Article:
So the south-west bank of the Severn estuary and west of the oolite hills. It is a very varied stretch of undulating country, cut into two by the line of the Mendip Hills. This district exhibits a greater diversity of scenic feature and building materials than is to be found in any corresponding area in England. This is a direct result of its structure and of the great range of rock formations which are exposed within a distance of little over twenty miles, for, excepting only the Ordovician and the Permian, there are outcrops of every main group of rocks from the Cambrian to the Chalk.

Just as England affords more variety in its small area than almost any other country, so this district holds in still smaller miniature many of the chief features of English scenery. Its villages show such variety of building stones that it would almost be possible to make a geological map of the area merely by noting the materials used in the cottages. Many of the tall-towered churches are built of oolite, though others take their colour from the local stones.

The best viewpoint within the district is Dundry Hill, a few miles south of the city of Bristol. This hill is a great outlier of the oolite limestones; its slopes are occupied by Lias clays, but the summit is capped by oolitic limestones, which have been quarried for its cottages which nestle beneath it and in the church which forms such a prominent landmark. From the northern face of this hill a splendid view of Bristol and the areas east and west of the city is obtained. The even-topped upland of Durdham Down and Clifton is cut by the narrow gorge of the Avon and stretches thence westwards in a wooded ridge to Clevedon. From the south side of the hill there is a still wider view of open agricultural country backed by the smooth lines of the Mendip range.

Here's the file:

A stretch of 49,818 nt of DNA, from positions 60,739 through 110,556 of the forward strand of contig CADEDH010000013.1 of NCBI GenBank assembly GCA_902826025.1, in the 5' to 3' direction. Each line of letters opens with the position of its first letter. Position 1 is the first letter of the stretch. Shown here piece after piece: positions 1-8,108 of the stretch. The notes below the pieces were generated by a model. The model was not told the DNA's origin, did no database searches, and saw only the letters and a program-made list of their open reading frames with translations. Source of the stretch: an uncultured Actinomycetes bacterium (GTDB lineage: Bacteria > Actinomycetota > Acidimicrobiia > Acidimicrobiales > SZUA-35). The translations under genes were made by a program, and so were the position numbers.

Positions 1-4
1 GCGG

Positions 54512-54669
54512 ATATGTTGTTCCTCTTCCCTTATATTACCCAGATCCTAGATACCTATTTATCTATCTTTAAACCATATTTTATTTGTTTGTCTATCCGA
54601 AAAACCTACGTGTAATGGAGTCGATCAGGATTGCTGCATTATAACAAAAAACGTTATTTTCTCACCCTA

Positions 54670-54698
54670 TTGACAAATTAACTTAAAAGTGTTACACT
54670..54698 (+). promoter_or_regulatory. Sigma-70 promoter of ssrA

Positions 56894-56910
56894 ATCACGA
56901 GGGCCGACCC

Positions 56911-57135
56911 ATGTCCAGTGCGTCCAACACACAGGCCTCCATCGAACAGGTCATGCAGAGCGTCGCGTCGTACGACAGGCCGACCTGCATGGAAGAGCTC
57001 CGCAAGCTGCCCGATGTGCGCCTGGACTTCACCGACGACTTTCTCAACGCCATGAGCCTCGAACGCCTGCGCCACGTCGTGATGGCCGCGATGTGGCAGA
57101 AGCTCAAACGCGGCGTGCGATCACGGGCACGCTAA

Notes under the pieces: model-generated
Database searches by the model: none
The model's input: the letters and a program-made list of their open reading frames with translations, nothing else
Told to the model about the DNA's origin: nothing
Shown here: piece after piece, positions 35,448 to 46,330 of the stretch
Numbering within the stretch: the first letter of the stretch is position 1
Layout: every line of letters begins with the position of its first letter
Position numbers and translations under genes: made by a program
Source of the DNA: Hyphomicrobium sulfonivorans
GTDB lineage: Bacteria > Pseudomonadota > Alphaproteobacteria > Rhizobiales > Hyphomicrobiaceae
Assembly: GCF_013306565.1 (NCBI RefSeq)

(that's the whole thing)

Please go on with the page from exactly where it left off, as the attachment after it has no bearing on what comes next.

Perhaps the most significant feature in the area is the regularity of its hill surfaces, for in any extensive view, large areas appear to be flat-topped, whatever their height may be. There are great stretches of country at more or less uniform levels ; these are cut by valleys and evidently represent low plateaux in various stages of dissection. But apart from this simplicity of many of its outlines the Bristol district has an astonishing complexity of pattern. Ridges run in almost every direction and rivers seem to flow alternately in wide open valleys and in narrow gorges.

To the south of the Mendips lie the ecologically important Somerset Levels, one of Europe's most important wetlands. This area, often referred to as the Plain of Sedgemoor, is a low-lying landscape of willow edged quiet streams which drain into the rivers Parrett and Brue, which, in turn, flow into the Bristol Channel. The maze of drainage ditches, or Rhines, criss-crossing the Levels do not make for easy walking, but running through the centre of this region are the Polden Hills; although these are never more than 300ft high, they provide the means to walk and explore this area and provide good views across the Levels to the north and south. The few islands which rise out of these marshes are thus unusually conspicuous, and have been especially attractive to settlements since earliest times. The most famous among them is the lovely Isle of Avalon with the town and ruins of Glastonbury. This rises to a lofty Tor from which the most wonderful view of these fens is to be had. Further west Brent Knoll has an even greater isolation, overlooking the coast from Brean Down to Burnham and beyond.

Broadly the study area defines the modern county of Somerset and its immediate surroundings (Fig 1).